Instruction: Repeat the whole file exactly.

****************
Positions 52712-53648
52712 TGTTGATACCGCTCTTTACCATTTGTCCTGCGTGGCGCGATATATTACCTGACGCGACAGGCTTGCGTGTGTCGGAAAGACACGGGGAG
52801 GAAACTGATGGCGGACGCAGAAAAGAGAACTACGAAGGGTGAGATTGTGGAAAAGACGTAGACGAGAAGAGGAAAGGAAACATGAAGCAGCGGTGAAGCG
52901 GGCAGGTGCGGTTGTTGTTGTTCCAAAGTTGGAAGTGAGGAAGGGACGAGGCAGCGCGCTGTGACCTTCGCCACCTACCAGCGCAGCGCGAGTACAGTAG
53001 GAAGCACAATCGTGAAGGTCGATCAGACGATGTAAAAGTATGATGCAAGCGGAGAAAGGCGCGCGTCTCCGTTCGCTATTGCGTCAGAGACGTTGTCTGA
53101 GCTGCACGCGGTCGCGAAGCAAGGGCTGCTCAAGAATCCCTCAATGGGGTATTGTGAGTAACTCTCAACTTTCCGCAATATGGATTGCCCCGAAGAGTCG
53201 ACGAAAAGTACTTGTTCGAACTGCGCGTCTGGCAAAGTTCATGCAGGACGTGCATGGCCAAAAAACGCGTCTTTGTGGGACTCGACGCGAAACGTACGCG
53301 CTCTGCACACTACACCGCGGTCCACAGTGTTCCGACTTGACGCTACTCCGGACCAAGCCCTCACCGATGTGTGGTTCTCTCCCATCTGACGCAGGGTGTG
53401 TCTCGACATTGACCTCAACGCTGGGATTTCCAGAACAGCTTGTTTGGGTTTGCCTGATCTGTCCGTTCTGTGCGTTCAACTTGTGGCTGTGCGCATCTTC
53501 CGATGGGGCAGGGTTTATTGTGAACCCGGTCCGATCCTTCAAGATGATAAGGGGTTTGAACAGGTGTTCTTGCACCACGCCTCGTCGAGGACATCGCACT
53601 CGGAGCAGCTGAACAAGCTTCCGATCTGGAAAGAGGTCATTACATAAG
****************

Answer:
Positions 52712-53648
52712 TGTTGATACCGCTCTTTACCATTTGTCCTGCGTGGCGCGATATATTACCTGACGCGACAGGCTTGCGTGTGTCGGAAAGACACGGGGAG
52801 GAAACTGATGGCGGACGCAGAAAAGAGAACTACGAAGGGTGAGATTGTGGAAAAGACGTAGACGAGAAGAGGAAAGGAAACATGAAGCAGCGGTGAAGCG
52901 GGCAGGTGCGGTTGTTGTTGTTCCAAAGTTGGAAGTGAGGAAGGGACGAGGCAGCGCGCTGTGACCTTCGCCACCTACCAGCGCAGCGCGAGTACAGTAG
53001 GAAGCACAATCGTGAAGGTCGATCAGACGATGTAAAAGTATGATGCAAGCGGAGAAAGGCGCGCGTCTCCGTTCGCTATTGCGTCAGAGACGTTGTCTGA
53101 GCTGCACGCGGTCGCGAAGCAAGGGCTGCTCAAGAATCCCTCAATGGGGTATTGTGAGTAACTCTCAACTTTCCGCAATATGGATTGCCCCGAAGAGTCG
53201 ACGAAAAGTACTTGTTCGAACTGCGCGTCTGGCAAAGTTCATGCAGGACGTGCATGGCCAAAAAACGCGTCTTTGTGGGACTCGACGCGAAACGTACGCG
53301 CTCTGCACACTACACCGCGGTCCACAGTGTTCCGACTTGACGCTACTCCGGACCAAGCCCTCACCGATGTGTGGTTCTCTCCCATCTGACGCAGGGTGTG
53401 TCTCGACATTGACCTCAACGCTGGGATTTCCAGAACAGCTTGTTTGGGTTTGCCTGATCTGTCCGTTCTGTGCGTTCAACTTGTGGCTGTGCGCATCTTC
53501 CGATGGGGCAGGGTTTATTGTGAACCCGGTCCGATCCTTCAAGATGATAAGGGGTTTGAACAGGTGTTCTTGCACCACGCCTCGTCGAGGACATCGCACT
53601 CGGAGCAGCTGAACAAGCTTCCGATCTGGAAAGAGGTCATTACATAAG